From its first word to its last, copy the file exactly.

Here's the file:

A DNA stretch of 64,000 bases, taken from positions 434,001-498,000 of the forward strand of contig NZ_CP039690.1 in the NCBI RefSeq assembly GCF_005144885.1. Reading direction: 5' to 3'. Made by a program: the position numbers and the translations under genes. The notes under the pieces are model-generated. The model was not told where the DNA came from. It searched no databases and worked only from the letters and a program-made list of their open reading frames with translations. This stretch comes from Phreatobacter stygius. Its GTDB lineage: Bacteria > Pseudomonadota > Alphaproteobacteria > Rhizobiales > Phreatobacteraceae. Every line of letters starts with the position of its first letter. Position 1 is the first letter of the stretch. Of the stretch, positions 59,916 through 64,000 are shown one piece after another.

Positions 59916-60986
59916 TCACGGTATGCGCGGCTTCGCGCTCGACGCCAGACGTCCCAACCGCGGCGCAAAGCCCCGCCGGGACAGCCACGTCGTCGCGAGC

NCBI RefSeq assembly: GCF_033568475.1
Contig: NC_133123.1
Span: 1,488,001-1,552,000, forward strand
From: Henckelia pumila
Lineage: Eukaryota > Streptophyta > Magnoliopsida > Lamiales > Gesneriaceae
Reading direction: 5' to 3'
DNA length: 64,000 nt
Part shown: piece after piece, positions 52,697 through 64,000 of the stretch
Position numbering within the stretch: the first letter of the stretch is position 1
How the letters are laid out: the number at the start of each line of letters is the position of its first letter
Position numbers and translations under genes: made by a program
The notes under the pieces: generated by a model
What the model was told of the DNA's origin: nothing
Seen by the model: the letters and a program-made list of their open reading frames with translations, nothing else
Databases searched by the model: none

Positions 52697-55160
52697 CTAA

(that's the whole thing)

A DNA stretch of 64,000 bases, taken from positions 434,001-498,000 of the forward strand of contig NZ_CP039690.1 in the NCBI RefSeq assembly GCF_005144885.1. Reading direction: 5' to 3'. Made by a program: the position numbers and the translations under genes. The notes under the pieces are model-generated. The model was not told where the DNA came from. It searched no databases and worked only from the letters and a program-made list of their open reading frames with translations. This stretch comes from Phreatobacter stygius. Its GTDB lineage: Bacteria > Pseudomonadota > Alphaproteobacteria > Rhizobiales > Phreatobacteraceae. Every line of letters starts with the position of its first letter. Position 1 is the first letter of the stretch. Of the stretch, positions 59,916 through 64,000 are shown one piece after another.

Positions 59916-60986
59916 TCACGGTATGCGCGGCTTCGCGCTCGACGCCAGACGTCCCAACCGCGGCGCAAAGCCCCGCCGGGACAGCCACGTCGTCGCGAGC

NCBI RefSeq assembly: GCF_033568475.1
Contig: NC_133123.1
Span: 1,488,001-1,552,000, forward strand
From: Henckelia pumila
Lineage: Eukaryota > Streptophyta > Magnoliopsida > Lamiales > Gesneriaceae
Reading direction: 5' to 3'
DNA length: 64,000 nt
Part shown: piece after piece, positions 52,697 through 64,000 of the stretch
Position numbering within the stretch: the first letter of the stretch is position 1
How the letters are laid out: the number at the start of each line of letters is the position of its first letter
Position numbers and translations under genes: made by a program
The notes under the pieces: generated by a model
What the model was told of the DNA's origin: nothing
Seen by the model: the letters and a program-made list of their open reading frames with translations, nothing else
Databases searched by the model: none

Positions 52697-55160
52697 CTAA